If the estate disposes of a chargeable asset and there is a gain, the personal representative will be responsible for paying the CGT out of the estate. They may have to complete a tax return for the estate if there is a significant amount of CGT due. This will not be a personal tax return, but a trust and estate tax return. You can find out more about trust and estate tax returns on the GOV.UK website.
The rate of tax on any chargeable capital gains on disposals by the estate of residential property from 6 April 2016 onwards is 28%.
The rate of tax on any chargeable capital gains on disposals by the estate of chargeable assets other than residential property from 6 April 2016 onwards is 20%.
There is more information on the GOV.UK website about the records the personal representative will need for the trust and estate tax return and about how to pay any CGT liability elsewhere on the GOV.UK website.
There is more information on CGT in our section capital gains tax.
Where can I find more help and information?
You can find the paper estate and trust tax return on GOV.UK.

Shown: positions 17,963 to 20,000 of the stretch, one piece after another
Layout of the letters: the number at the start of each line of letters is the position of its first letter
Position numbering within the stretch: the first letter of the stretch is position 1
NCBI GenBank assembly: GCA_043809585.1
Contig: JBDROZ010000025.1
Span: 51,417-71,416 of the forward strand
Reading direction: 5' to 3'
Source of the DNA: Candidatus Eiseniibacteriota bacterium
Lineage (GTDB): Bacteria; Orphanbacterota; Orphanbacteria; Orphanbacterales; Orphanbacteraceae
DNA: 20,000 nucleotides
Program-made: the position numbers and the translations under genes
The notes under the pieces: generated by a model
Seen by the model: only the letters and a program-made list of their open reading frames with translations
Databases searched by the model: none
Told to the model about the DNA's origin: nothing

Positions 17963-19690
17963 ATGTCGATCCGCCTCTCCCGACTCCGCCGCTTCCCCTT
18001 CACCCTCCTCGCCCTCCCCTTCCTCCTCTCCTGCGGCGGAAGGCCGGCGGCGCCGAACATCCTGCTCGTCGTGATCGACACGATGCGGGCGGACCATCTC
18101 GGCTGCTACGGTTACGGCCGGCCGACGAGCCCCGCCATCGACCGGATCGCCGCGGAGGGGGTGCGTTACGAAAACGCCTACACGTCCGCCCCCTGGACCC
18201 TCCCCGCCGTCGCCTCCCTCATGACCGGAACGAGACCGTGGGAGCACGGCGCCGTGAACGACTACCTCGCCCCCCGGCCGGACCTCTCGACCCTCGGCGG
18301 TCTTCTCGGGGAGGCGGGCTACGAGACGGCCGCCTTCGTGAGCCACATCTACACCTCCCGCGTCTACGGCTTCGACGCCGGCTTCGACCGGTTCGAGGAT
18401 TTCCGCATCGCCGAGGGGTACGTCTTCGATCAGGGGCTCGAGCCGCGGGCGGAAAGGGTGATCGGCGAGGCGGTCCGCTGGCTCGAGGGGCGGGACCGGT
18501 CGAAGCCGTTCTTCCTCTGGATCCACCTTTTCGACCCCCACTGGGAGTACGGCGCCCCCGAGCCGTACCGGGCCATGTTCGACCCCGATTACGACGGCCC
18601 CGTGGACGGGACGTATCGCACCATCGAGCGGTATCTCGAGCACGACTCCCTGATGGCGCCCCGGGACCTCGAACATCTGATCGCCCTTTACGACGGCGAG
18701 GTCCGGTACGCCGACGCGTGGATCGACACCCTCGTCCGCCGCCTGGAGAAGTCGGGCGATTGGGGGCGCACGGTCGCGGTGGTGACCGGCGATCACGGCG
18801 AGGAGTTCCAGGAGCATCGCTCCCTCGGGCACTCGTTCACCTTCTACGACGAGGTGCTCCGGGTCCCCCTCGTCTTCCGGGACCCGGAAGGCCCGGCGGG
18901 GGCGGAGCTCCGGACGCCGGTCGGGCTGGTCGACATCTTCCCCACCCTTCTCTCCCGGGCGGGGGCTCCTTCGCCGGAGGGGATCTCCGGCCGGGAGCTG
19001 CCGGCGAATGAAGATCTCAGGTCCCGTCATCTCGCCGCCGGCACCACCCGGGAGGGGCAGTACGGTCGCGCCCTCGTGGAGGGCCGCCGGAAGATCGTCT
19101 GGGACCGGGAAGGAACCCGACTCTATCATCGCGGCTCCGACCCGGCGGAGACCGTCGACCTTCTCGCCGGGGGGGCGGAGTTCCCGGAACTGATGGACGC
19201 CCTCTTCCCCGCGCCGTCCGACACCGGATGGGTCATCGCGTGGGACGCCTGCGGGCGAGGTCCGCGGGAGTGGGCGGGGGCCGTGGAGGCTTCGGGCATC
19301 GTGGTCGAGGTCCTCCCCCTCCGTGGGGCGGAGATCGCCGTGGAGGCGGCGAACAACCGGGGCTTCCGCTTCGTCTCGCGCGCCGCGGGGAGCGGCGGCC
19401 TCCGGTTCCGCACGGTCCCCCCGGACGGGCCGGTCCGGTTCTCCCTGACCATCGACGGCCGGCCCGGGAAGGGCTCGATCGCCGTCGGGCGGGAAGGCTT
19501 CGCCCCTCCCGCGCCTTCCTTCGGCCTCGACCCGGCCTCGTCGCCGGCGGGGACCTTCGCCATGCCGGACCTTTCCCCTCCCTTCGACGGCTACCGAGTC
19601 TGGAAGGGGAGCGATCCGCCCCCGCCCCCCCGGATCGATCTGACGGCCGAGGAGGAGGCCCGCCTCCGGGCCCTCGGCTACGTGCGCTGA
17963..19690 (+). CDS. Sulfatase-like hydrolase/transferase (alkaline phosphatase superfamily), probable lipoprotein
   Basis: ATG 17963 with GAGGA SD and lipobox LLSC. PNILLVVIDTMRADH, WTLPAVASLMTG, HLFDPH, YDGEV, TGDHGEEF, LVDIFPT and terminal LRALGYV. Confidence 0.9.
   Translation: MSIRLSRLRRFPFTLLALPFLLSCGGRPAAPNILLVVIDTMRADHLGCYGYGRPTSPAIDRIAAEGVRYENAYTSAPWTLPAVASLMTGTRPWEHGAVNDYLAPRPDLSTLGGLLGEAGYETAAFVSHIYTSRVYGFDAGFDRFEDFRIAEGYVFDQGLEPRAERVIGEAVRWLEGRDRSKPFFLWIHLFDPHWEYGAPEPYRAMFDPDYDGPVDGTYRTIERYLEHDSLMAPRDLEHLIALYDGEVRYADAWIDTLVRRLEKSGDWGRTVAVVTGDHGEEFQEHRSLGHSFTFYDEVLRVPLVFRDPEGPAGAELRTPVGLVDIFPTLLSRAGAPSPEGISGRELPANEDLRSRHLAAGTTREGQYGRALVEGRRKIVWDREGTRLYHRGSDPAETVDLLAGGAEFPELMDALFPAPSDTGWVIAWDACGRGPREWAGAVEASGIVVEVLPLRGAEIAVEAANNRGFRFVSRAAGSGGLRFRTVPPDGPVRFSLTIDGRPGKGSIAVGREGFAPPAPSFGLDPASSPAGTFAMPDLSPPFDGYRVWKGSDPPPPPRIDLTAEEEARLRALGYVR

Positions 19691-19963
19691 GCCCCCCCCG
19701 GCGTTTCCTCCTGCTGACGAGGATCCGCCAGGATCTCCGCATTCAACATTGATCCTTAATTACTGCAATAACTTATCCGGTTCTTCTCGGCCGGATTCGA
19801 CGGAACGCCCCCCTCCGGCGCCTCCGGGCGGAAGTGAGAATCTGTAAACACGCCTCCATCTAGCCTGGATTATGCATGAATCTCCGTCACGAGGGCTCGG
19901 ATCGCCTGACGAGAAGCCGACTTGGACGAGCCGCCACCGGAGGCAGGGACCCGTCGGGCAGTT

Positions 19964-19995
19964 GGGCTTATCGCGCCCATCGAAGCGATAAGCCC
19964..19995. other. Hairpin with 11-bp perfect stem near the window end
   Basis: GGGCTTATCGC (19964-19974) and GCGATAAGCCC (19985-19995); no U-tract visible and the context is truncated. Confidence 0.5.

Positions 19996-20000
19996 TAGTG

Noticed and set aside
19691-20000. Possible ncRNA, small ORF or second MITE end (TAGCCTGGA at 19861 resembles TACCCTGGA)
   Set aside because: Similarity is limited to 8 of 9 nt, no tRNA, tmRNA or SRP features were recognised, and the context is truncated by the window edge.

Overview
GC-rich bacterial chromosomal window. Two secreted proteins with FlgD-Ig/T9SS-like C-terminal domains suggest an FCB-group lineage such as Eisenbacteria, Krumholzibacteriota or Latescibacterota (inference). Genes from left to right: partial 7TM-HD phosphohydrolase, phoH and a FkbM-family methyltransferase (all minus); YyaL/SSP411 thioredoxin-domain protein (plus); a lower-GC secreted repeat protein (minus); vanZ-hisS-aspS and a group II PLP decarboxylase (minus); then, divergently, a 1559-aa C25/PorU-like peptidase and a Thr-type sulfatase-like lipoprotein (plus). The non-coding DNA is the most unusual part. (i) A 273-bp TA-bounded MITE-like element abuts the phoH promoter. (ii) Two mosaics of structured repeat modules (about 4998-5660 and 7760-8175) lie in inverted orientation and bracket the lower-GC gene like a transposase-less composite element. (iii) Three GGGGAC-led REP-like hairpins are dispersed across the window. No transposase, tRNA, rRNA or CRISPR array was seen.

Note, you cannot use HMRC’s free online services tax return software to complete and submit this tax return online.
If the deceased held NS&I investments at the date of death, you may find this NS&I booklet ‘Guidance after a bereavement’ useful.
In dealing with taxes for an estate, a personal representative may well find it advisable to seek professional help from a:
- solicitor – you can find a solicitor on the Law Society website;
- tax adviser – you can find an adviser on the Chartered Institute of Taxation website; or
- trust and estate practitioner – you can find a practitioner on the Society of Trust and Estate Practitioners website.
There are different sources of help if you need a solicitor in Scotland – you can find a solicitor on the Law Society of Scotland website, or a solicitor in Northern Ireland – you can use the Law Society of Northern Ireland website.